- Stocks fail to reach a new high because a large number of new issues meet demand (the sellers are locals who either know better or are strapped for cash).
- Condominiums have reached prices that exceed the purchasing power of the locals. They are now advertised overseas.
- Office capital values and rentals being to level off or fall.
- Tourist arrivals slow down and are below expectations. Hotel vacancy rates rise and discounts are offered.
- Brokers continue to publish bullish reports.
- Political and social conditions deteriorate (a coup, a strong opposition leader, strikes, social discontent, increase in crime etc.).
- Credit deflation.
- Economic, but even more so social and political, conditions now deteriorate badly. Consumption slows noticeably or falls (car sales and housing and applicance sales are down).
- Corporate profits collapse.
- Stocks enter a prolonged and severe downtrend as foreigners begin to exit the market.
- Real-estate prices fall sharply.
- A big player goes bankrupt (one who made the headlines in Phase Three).
- Companies are strapped for cash.
- Empty office buildings, high hotel vacancy, discontinued and unfinished construction sites are now common.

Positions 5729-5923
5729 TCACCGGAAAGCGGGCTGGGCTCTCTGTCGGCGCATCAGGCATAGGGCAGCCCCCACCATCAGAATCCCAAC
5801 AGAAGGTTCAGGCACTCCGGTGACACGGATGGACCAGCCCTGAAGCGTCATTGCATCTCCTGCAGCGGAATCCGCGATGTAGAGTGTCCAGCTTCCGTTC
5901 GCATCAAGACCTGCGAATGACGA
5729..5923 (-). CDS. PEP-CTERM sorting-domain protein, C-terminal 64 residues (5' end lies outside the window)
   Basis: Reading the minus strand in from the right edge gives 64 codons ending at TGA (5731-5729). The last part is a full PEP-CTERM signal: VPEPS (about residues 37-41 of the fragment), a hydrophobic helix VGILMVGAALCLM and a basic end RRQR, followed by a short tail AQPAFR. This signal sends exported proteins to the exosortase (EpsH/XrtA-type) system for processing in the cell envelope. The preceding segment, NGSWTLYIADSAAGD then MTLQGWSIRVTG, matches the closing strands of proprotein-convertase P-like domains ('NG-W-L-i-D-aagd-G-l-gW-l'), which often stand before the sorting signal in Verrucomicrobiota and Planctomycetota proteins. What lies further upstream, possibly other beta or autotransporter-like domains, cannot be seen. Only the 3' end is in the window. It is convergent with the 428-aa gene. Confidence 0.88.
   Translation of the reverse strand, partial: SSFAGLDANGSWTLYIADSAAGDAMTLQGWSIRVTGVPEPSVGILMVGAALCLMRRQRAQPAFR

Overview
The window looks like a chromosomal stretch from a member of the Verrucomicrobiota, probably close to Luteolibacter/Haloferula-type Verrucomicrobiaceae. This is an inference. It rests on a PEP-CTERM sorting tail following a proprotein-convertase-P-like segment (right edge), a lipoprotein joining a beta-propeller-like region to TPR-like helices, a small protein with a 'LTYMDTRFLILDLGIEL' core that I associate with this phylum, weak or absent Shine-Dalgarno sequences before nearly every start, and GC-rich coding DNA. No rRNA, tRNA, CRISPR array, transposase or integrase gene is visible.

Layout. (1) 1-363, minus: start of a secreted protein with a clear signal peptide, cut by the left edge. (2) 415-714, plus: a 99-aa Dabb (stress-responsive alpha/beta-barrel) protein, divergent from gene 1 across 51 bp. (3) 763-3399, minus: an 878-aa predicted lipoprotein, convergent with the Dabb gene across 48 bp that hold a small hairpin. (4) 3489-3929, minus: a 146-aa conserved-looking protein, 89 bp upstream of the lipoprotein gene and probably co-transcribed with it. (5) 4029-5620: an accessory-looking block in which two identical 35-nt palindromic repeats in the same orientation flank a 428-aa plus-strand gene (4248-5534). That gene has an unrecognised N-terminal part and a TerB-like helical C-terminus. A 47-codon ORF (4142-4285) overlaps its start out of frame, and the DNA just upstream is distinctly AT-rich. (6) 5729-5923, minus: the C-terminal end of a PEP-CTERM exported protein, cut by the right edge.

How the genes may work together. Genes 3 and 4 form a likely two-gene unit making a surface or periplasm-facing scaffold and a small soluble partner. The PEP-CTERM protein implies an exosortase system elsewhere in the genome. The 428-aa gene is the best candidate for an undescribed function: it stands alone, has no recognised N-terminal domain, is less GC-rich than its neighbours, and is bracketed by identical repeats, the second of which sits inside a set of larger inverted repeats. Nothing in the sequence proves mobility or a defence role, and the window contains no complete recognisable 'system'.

- Stockbrokers lay off staff or close down.
- Research reports same thinner. Country funds that sold at a premium during Phase Two and Three now sell at a discount.
- The country is no longer a favorite tourist destination.
- Investors give up on stocks. Volume is down significantly from the peak levels reached in Phase Three.
- Capital spending falls (error of pessimism).
- Interest rates decline further.
- Foreign investors lose their appetite for any new investments.
- The currency is weakening or is devalued.
- Headlines turn very negative.
- Foreign brokers finally turn bearish.
- Flights, hotels and nightclubs are empty.
- Taxi drivers, shopkeepers and nightclub hostesses tell you how much tey have lost by investing in stocks.
In many ways, Phase Six is the opposite of Phase Three. Towards the end of Phase Two and in Phase Three, people were very optimistic and upbeat. But in Phase Six, the boom and the atmosphere of greed which were based on an error of optimism give way to a crisis of confidence and fear (the error of pessimism). To quote Pigou once again: This new error is born, not an infant, but a giant; for an industrial boom has necessarily been a period of strong emotional excitement, and an excited man passes from one form of excitement to another more rapidly than he passes to quiescence.
In Phase Six, the error of pessimism will begin to depress business and result in a business contraction. It is important to understand that the realization at some point that the profit opportunity is not as great as was hoped, or that a market cannot go any higher, leads to a revulsion of speculators sentiment and panic selling. Whereas a few years earlier everyone wished to participate in the mania, now everyone wants to get out.
(taken from ValueInvestor)
Hope this helps in knowing where we stand today and same in future.
Have a comment? feel free to write below.